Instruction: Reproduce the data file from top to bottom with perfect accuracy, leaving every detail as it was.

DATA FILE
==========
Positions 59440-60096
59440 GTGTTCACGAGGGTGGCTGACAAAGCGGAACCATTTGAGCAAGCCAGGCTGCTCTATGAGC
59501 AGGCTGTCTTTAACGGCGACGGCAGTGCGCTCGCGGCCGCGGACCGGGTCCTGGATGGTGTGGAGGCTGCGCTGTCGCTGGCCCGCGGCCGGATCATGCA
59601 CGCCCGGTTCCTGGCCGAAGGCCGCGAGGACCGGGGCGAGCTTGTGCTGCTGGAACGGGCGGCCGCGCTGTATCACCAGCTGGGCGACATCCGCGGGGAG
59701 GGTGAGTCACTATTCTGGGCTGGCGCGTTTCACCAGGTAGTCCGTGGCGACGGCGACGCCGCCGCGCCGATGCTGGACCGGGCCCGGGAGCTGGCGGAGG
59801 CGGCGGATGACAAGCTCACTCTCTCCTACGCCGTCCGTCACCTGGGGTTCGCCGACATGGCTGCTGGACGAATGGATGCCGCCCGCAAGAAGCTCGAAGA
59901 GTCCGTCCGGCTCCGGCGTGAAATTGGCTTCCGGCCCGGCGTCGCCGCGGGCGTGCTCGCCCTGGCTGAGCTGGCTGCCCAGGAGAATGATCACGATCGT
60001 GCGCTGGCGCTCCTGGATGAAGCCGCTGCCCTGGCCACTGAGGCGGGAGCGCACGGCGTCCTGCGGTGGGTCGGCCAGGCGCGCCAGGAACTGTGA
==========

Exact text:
Positions 59440-60096
59440 GTGTTCACGAGGGTGGCTGACAAAGCGGAACCATTTGAGCAAGCCAGGCTGCTCTATGAGC
59501 AGGCTGTCTTTAACGGCGACGGCAGTGCGCTCGCGGCCGCGGACCGGGTCCTGGATGGTGTGGAGGCTGCGCTGTCGCTGGCCCGCGGCCGGATCATGCA
59601 CGCCCGGTTCCTGGCCGAAGGCCGCGAGGACCGGGGCGAGCTTGTGCTGCTGGAACGGGCGGCCGCGCTGTATCACCAGCTGGGCGACATCCGCGGGGAG
59701 GGTGAGTCACTATTCTGGGCTGGCGCGTTTCACCAGGTAGTCCGTGGCGACGGCGACGCCGCCGCGCCGATGCTGGACCGGGCCCGGGAGCTGGCGGAGG
59801 CGGCGGATGACAAGCTCACTCTCTCCTACGCCGTCCGTCACCTGGGGTTCGCCGACATGGCTGCTGGACGAATGGATGCCGCCCGCAAGAAGCTCGAAGA
59901 GTCCGTCCGGCTCCGGCGTGAAATTGGCTTCCGGCCCGGCGTCGCCGCGGGCGTGCTCGCCCTGGCTGAGCTGGCTGCCCAGGAGAATGATCACGATCGT
60001 GCGCTGGCGCTCCTGGATGAAGCCGCTGCCCTGGCCACTGAGGCGGGAGCGCACGGCGTCCTGCGGTGGGTCGGCCAGGCGCGCCAGGAACTGTGA